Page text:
in Technology

Freelance Design Tools Added Up

There’s a ton of great applications that work completely online (or in the cloud as it’s commonly called). How much do they actually cost?

Motivated by this article on 10 Essential Design Tools for Social Media douchebags Experts, I’ve put together a rough monthly cost of being a freelancing and trying to use the online tools recommended in the article, as well as a few others that I’ve used at various times.

For this article’s sake, unless it’s completely free I’ll be using the cheapest paid plan from each service, even if they offer a free plan. The free plans are designed to get you hooked on the service so you’ll eventually be paying. Trust me. I’ll use USD pricing as well.

  • Design: Besides the big monster Photoshop, Gimp is free to use though your mileage may vary as to how easy you find it to use. Not that Photoshop is all that easy.
  • Design Communities: Most should be free. Some are private. Find one you like and enjoy and are inspired by.
  • Design Element Resources & Icon Finder: Most of these are free as well. There are definitely plenty of places to buy images, graphics, fonts, etc. and when the project calls for it, you’ll certainly want to go with something paid for if you’re not doing it from scratch.
  • Mockups: Mockflow is $59/year ($4.91/month). For the record, we use Mockingbird at Yastech and it’s free. But I’m trying to prove a point here!
  • Feedback / Collaborate Tools: Notable is $24/month. This is one that you could probably get by on the free account for awhile.
  • Email Newsletter: Campaign Monitor is recommended in the article. It’s priced on a quantity of emails sent basis. So assuming you send out 1 email newsletter/month to 250 people you’d be spending $7.50/month. Mailchimp is a nice alternative that offers free sending up to 500 email addresses.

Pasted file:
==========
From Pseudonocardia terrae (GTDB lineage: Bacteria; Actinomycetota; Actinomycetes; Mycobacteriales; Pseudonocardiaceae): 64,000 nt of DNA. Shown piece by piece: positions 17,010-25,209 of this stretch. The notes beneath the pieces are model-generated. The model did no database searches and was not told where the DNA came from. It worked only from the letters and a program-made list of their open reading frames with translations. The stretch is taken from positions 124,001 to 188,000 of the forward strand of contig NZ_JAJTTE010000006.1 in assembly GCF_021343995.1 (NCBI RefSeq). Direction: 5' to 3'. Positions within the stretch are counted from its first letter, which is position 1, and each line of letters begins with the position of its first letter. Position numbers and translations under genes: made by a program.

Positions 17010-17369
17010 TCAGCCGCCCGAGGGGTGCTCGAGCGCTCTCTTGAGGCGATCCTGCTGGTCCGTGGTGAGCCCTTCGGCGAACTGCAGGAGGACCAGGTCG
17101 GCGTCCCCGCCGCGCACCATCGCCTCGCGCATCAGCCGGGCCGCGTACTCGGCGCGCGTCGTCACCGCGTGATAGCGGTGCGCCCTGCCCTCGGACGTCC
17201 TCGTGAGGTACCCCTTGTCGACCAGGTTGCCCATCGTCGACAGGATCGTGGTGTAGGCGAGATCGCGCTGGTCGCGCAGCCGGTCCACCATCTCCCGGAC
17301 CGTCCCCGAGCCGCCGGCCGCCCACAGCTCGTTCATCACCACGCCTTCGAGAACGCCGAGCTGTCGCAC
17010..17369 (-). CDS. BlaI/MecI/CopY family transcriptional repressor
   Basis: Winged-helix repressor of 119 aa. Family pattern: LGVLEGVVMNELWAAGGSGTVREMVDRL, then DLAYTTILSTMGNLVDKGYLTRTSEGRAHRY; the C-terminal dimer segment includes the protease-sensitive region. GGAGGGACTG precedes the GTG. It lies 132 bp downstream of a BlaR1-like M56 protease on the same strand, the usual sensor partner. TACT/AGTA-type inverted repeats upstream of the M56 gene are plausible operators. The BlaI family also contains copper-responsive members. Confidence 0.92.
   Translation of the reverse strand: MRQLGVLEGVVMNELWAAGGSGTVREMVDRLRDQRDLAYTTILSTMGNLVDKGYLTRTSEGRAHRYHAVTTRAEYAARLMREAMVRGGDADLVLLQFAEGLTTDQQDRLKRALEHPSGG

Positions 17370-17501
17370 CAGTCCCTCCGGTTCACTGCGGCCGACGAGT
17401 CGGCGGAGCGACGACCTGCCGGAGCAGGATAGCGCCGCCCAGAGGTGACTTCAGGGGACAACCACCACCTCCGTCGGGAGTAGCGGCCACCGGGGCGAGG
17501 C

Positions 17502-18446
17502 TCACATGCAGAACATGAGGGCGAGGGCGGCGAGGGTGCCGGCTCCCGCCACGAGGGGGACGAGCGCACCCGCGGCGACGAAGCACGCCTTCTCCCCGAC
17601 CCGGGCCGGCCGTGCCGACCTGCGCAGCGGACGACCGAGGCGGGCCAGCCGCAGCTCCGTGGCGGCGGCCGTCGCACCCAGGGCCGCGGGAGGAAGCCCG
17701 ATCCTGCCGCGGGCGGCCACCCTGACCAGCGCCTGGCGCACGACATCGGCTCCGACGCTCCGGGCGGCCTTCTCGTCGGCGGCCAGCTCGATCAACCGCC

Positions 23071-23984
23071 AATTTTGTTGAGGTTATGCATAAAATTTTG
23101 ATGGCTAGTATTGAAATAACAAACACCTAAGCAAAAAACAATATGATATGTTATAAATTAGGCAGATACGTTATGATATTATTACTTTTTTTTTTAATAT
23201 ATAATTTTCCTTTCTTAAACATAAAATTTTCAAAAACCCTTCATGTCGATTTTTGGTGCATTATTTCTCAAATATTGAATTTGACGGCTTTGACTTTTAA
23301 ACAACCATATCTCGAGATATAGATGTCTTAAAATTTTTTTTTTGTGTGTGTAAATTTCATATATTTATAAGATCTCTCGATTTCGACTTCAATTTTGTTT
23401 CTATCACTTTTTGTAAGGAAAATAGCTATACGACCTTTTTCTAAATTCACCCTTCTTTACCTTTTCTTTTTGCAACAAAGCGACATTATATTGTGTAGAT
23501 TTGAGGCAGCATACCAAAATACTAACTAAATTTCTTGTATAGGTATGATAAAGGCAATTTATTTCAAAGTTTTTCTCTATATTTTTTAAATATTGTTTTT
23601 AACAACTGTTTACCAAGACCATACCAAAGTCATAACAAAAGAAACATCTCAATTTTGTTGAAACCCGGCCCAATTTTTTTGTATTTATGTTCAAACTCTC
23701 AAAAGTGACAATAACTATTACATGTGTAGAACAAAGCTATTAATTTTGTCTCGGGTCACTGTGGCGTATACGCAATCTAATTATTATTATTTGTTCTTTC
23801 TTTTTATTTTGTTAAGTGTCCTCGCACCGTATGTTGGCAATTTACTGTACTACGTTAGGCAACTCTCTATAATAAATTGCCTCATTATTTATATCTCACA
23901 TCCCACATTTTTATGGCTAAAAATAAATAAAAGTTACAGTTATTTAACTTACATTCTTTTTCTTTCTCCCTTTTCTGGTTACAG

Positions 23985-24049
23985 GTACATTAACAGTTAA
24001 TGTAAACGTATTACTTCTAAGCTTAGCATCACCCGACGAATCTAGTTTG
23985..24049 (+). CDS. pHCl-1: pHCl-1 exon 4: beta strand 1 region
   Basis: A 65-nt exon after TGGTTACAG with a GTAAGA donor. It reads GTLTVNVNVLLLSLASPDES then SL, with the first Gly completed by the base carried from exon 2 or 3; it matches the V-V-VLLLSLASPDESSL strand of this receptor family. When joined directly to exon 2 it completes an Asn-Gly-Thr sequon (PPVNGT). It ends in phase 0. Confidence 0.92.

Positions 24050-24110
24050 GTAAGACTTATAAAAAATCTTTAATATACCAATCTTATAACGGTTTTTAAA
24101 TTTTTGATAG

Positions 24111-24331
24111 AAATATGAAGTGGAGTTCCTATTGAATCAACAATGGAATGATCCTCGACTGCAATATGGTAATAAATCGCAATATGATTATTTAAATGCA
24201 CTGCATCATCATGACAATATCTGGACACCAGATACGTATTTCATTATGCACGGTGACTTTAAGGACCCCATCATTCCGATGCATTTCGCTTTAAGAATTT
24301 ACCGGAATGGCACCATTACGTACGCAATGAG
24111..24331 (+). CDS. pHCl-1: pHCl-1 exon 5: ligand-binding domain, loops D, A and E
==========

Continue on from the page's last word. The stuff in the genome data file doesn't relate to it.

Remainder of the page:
• Proposals / Quotes: Proposable will run you $19/month. I personally prefer writing this up by hand, but there could be a benefit to having it outsourced.
  • Invoicing: Freshbook is a great small/medium business invoicing system that I’ve used for my own freelance work. It will run you $19/month. I don’t currently use it since I haven’t been doing as much freelance work since starting a ‘real’ job at Yastech, but I’d definitely recommend it.
  • Templates / Systems: Most of these should also be free, like the 960 gird system they recommend in the article, though some templates/themes will have a price tag. WooThemes will run you $15/month on top of an initial $125 startup fee.

On top of the original article, I’d add the following:

  • Project Management: Basecamp at $24/month.
  • Contact Management: Highrise at $29/month.

So totalling it all up, you’re looking at just over $140/month to make use of these tools. Not really all that bad when you think about all the stuff you’re getting done with these applications – but it is important to remember that they do add up. That’s the plus and negative of seemingly low monthly costs – by the end of the year you’re spending over $1,600 each year on software. It’s important to re-evaluate these monthly costs to make sure you’re actually getting your money’s worth out of them.

Any other applications that I’ve missed or that you’d recommend instead?